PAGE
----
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The unsung Canadian soul of Wayne McGhie

While Canadian soul musician Wayne McGhie died last month, his musical contributions are still hugely important and relevant.
Musician Wayne McGhie passed away on July 20. (Lightintheattic.net )

If you've never heard Wayne McGhie and the Sounds of Joy's "Dirty Funk," then you've been missing out on one of the most treasured intros to a Canadian soul track ever recorded. Anchored by the undeniably ear-bending drum break by drummer (and former q guest) Everton "Pablo" Paul, "Dirty Funk" soon blossoms into an organ-girded groove, sprinkled with effervescent guitar work. Given the fact that people have been willing to fork out hundreds of dollars to own the Wayne McGhie and the Sounds of Joy album from which this song is taken, the word treasure is not used lightly.

Released by Scarborough, Ont., label Birchmount in 1970, the album's potential for widespread recognition was cruelly curtailed by a warehouse fire and later by McGhie's health problems. Still, none of these significant obstacles could rebuff the resurgent interest in McGhie's music spurred on by eager vinyl collectors, hip-hop purists and the critically acclaimed 2006 Light in the Attic compilation, Jamaica to Toronto: Soul Funk and Reggae 1967-1974. Indeed, on a list of the greatest Toronto music records ever, Wayne McGhie and the Sounds of Joy is listed in the top 10, and a 2004 Globe and Mail feature on McGhie described it as "a revelation with its Jamaican soul-American funk mix."

McGhie passed away on July 20 and was buried earlier this month on Aug. 12, but the story behind the Wayne McGhie and the Sounds of Joy album is still a largely unknown part of Canada's music history, despite its diasporic creative validity and historic relevance.

Born in 1947 in Montego Bay, Jamaica, McGhie received his elementary musical instruction in guitar from his sister. "I taught him to go up the scale on the guitar and if you ask me now how, I don't know, because he followed his dream and I dropped what I had," says McGhie's older sister Merline. "Dance was my passion, music was his passion."

Wayne McGhie playing in a band as a young man in Jamaica. (Courtesy of M. Myles )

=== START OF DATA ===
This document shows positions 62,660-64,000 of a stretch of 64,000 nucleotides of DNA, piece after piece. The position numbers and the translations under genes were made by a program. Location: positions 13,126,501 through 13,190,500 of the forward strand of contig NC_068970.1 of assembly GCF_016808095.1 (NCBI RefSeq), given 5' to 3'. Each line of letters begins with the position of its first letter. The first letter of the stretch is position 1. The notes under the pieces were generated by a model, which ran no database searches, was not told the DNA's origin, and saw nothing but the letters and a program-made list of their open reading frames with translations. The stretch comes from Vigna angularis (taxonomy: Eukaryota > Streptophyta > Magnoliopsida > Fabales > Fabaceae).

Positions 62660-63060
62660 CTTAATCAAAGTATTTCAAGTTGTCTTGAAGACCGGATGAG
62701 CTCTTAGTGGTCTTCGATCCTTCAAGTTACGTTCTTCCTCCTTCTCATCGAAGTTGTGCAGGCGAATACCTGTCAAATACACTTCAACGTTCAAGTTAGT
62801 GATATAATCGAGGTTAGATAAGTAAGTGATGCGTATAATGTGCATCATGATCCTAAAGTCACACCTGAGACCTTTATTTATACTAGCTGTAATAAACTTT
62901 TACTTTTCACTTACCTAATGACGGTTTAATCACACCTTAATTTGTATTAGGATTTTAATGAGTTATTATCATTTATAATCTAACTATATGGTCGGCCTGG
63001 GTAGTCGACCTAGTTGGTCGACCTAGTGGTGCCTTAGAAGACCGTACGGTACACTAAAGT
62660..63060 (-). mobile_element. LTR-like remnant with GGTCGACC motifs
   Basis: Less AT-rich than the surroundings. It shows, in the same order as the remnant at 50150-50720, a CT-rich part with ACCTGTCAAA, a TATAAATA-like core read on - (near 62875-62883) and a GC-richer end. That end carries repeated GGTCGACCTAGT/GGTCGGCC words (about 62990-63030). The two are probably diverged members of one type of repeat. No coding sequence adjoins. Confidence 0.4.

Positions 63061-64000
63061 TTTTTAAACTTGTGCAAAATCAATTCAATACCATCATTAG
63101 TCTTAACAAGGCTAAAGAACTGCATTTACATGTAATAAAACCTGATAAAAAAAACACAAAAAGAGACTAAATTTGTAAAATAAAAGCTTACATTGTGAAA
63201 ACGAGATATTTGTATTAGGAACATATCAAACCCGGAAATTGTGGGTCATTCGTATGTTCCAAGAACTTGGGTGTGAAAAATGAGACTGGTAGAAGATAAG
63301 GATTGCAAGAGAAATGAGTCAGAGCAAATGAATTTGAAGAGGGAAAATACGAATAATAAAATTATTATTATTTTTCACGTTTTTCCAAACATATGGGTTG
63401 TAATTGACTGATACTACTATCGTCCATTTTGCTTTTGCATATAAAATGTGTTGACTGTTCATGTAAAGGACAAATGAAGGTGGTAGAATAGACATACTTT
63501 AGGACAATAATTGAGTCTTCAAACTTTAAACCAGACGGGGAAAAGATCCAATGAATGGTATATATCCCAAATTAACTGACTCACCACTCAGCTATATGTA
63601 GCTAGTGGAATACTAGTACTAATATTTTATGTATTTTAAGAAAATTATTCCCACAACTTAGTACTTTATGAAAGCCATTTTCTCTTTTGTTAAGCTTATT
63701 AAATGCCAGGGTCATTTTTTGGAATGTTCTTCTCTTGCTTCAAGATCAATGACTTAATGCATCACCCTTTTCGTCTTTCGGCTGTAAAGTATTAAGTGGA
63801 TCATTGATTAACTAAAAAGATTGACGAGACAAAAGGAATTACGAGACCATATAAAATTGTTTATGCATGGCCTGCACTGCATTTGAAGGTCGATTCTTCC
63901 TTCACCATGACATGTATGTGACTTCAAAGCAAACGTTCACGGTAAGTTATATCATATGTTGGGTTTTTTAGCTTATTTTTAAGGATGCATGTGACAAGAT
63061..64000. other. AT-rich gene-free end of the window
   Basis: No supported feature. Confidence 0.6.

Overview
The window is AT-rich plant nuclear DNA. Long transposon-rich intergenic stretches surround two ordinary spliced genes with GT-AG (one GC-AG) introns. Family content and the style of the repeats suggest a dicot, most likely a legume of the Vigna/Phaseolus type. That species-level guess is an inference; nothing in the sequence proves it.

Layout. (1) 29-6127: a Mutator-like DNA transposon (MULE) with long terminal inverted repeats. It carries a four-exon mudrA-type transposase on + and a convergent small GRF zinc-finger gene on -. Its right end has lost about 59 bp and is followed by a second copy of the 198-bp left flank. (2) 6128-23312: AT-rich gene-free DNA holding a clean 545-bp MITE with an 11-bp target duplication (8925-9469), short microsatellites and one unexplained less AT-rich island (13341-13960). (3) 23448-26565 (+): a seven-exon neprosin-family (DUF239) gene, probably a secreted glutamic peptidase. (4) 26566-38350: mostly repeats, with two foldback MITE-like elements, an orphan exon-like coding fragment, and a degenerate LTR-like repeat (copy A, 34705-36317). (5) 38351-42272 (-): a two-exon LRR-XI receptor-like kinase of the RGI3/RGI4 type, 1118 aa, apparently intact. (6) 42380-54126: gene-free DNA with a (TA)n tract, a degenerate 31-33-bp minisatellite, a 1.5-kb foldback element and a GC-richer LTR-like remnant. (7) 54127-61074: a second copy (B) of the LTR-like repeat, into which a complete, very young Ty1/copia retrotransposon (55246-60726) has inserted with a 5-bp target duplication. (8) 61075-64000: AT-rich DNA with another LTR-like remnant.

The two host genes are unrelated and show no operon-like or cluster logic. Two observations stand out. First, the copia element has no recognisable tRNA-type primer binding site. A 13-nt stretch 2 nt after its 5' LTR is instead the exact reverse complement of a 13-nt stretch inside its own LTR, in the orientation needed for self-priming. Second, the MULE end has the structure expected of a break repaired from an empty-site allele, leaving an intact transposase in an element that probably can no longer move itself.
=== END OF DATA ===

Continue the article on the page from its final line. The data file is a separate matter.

However, Merline remained close to her brother because of his generosity and was his caregiver in the last years of his life up until his death. "He was kind. He never asked for anything and if he had it he would give it to you. He was kind, he was generous."

With fellow musician Jay Douglas — who would also later move to Toronto for a musical career and be featured on the Jamaica to Toronto compilation — McGhie sang and played guitar and tuba at the Montego Bay Boys Club as a child. "It was bigger than him," Merline says of the tuba. "He didn't like it but he did it. But it started from there. He just loved music — anything that [he could] play. My mother had a wash pan and he would hit on it and make music."

Playing in bands as a teenager, McGhie would jump at the chance to perform, but soon he would look elsewhere for opportunities.

True to the name of the Jamaica to Toronto compilation, McGhie was part of the influx of West Indian musicians heading from the island to Canada: musicians like Studio One veterans Lloyd Delpratt and the legendary Jackie Mittoo, who had worked with Bob Marley and the Wailers and Jimmy Cliff before coming to Toronto. McGhie's sister remembers Mittoo as a regular visitor to their place, drinking wine and playing music regularly with McGhie.

McGhie himself was a catalyst in Toronto's live music scene, recruiting other musicians to join him and adapting his music to suit the Toronto audiences' taste for R&B.

"What distinguished Wayne amongst many of his peers from that era who were active in the live club scene is that Wayne recorded and wrote original material," says Kevin Howes, a.k.a. Sipreano, who became aware of McGhie's music while working as a DJ in Vancouver in the 1990s. "He was a composer, a singer-songwriter and guitarist and he excelled in all of those paths. He wrote incredible songs, he had a unique voice. To pay the bills in Toronto, it was R&B and soul — reggae wasn't really on the musical map in those days in Toronto, other than at the Caribbean clubs like Club Jamaica on Yonge Street or the WIF Club on College, where you could hear sounds from the Caribbean."